Home / Entertainment / ‘Better Call Saul’ hits a right notes

‘Better Call Saul’ hits a right notes

Whatever comic service could be found in a dour universe of “Breaking Bad” customarily emanated from cheap counsel Saul Goodman (Bob Odenkirk), he of a cheesy late-night commercials (“Better Call Saul!”), bad comb-over and incompatible suits.

“If I’m lucky, a month from now — best-case unfolding — I’m handling a Cinnabon in Omaha,” Saul joked nervously to meth kingpin Walter White (Bryan Cranston) as “Breaking Bad’s” disfigured and rapist universe imploded.

Turns out he wasn’t kidding.

When we initial accommodate Saul in “Better Call Saul” — a “Breaking Bad” prequel premiering Sunday on AMC — that’s accurately what he’s doing: handling a Cinnabon in Omaha, wearing eyeglasses and a droopy mustache to deception his law-breaking past.

Before too long, we peep behind a decade earlier, when Saul Goodman was still famous as Jimmy McGill, a down-on-his fitness counsel saddled with rude public-defender work, a brilliant-yet-emotionally shop-worn hermit (played by Michael McKean), even rattier suits and a grubby bureau in a back of a salon.

That salon — and several other wily surprises ingrained into Sunday’s “Better Call Saul” premiere — will be welcomed by fans of “Breaking Bad.”

But for those unknown with “BB,” this new array manages to emanate a possess standalone world, no easy attainment deliberation a successful TV predecessor.

The Jimmy we accommodate in a initial part of “Better Call Saul” is indeed a nice(r) guy, not nonetheless a hardened and asocial Saul of after years.

That doesn’t meant a seeds of Jimmy’s destiny filth aren’t tangible. They are, though they’re malleable by his attribute with his brother, Chuck — a (wealthy) counsel on leave who’s battling a paranoid fear of electromagnetic frequencies and lives as a shut-in (sans electricity).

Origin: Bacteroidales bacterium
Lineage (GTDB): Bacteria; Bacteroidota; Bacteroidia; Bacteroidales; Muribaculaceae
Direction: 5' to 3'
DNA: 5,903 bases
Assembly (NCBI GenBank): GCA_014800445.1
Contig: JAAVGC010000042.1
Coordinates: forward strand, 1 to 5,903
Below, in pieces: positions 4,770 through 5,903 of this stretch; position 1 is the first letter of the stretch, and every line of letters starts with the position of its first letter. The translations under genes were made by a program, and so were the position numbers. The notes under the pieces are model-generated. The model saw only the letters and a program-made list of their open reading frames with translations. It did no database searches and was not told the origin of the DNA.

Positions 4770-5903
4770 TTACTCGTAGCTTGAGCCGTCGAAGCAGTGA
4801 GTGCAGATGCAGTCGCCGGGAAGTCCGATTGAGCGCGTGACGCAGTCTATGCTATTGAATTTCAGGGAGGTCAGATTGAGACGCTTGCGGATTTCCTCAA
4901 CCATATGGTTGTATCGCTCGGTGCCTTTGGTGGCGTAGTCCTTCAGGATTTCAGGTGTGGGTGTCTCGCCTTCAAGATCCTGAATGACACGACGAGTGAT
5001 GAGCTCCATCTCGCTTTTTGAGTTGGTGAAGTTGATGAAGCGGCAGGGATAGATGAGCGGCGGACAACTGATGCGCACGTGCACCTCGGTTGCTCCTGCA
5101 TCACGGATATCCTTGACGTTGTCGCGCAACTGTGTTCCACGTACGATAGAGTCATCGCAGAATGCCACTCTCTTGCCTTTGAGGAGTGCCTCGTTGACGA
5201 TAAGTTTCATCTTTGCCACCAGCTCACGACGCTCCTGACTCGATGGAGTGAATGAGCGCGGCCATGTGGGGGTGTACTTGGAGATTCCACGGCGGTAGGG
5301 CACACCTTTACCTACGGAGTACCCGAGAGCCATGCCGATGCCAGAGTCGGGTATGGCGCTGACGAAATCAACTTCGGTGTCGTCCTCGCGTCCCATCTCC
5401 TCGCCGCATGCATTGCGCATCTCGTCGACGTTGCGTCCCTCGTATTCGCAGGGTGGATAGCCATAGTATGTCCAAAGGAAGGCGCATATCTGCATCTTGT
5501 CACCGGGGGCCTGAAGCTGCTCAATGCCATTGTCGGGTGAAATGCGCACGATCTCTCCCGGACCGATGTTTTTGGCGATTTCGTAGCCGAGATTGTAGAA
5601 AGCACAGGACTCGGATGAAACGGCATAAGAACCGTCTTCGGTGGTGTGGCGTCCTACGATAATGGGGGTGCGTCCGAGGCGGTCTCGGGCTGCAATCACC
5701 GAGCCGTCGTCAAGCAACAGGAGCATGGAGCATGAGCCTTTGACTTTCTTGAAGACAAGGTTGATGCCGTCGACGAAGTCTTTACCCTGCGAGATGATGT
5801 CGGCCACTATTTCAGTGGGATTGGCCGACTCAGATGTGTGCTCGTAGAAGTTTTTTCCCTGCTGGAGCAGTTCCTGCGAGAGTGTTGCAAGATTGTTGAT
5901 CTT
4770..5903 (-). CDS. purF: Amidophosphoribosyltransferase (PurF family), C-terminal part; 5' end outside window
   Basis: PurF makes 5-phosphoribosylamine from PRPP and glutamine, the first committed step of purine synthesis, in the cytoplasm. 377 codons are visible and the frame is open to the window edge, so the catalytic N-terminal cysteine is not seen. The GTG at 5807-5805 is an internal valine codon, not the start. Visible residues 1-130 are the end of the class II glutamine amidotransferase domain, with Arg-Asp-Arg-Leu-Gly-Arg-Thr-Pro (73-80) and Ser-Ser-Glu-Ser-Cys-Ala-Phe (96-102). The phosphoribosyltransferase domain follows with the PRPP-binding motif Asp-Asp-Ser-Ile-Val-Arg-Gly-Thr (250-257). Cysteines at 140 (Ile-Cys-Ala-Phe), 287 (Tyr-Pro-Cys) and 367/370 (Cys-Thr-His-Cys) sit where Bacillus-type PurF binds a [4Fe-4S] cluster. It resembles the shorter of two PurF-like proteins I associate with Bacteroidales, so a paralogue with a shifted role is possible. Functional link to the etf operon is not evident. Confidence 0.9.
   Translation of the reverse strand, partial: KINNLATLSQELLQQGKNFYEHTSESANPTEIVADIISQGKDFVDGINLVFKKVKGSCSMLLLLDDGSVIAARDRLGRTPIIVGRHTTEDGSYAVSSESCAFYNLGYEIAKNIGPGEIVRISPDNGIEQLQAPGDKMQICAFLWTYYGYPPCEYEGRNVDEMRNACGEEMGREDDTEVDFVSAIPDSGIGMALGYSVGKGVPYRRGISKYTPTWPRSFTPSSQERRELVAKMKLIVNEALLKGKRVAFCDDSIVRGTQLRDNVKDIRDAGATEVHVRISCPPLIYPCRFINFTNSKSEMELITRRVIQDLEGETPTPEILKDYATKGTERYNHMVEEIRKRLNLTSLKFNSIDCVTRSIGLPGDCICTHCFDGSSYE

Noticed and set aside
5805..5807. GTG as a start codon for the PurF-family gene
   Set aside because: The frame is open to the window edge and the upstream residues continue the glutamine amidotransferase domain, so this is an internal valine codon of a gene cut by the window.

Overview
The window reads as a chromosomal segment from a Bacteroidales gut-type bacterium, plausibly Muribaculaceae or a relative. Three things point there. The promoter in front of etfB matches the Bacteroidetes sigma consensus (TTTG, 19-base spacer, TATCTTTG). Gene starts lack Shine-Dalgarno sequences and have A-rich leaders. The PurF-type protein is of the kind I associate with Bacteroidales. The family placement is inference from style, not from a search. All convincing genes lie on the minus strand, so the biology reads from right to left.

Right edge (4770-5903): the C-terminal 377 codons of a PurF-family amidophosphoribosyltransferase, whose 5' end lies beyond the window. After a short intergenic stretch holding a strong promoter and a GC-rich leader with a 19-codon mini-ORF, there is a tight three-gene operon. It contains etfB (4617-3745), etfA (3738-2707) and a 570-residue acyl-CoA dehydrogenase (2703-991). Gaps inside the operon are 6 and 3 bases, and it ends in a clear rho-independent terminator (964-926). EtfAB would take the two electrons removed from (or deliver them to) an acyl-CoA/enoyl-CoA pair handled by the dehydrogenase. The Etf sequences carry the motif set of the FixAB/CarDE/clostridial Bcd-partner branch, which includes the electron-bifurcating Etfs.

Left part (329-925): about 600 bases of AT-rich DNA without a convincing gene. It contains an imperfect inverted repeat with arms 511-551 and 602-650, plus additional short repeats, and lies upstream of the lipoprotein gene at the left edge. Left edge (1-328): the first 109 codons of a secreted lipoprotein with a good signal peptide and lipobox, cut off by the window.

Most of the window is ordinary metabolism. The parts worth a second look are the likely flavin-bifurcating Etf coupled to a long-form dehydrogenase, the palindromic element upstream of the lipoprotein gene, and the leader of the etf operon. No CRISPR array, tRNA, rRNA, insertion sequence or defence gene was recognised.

And Jimmy’s universe doesn’t (yet) embody a “Breaking Bad” rogues gallery of Walter White, Jesse Pinkman, Gus Fring et al. So there’s that.

One “BB” impression who is present-and-accounted for is Mike Ehrmentraut (Jonathan Banks), whose destiny resume includes a army as Saul Goodman’s ruthless fixer (and Walt’s ephemeral business partner).

Look familiar? Mike (Jonathan Banks, left) and Jimmy (Odenkirk) share a moving moment.Photo: Ben Leuner/AMC

The Mike we initial accommodate in “Better Call Saul” is a building parking lot attendant badgering Jimmy on a daily basis.

If he satisfied what lies ahead, maybe he would have stayed in that potion booth.

Sunday’s premiere part moves along during a sprightly clip, with capricious cinematography that, like “Breaking Bad,” somehow creates a splendid New Mexico sunlight, set opposite a shining cerulean sky, seem like inclement foresight — carried by Odenkirk’s assured opening and Jimmy’s poignant discourse (“Use your words, OK?” he says to a ominous bad guy).

I’m always meddlesome to see how/if a new uncover carries a premiere movement forward, generally with a uncover like “Better Call Saul,” that was hyped so relentlessly by AMC that we began to wonder.

But Monday night’s second part does a good pursuit of progressing a mojo, as Jimmy has an epiphany that will change a march of his life, and we’re in for several some-more surprises.

It’s a good start for a array that’s already been renewed for a second deteriorate — and will have time to grow.

Article source: http://nypost.com/2015/02/05/better-call-saul-hits-the-right-notes/

Scroll To Top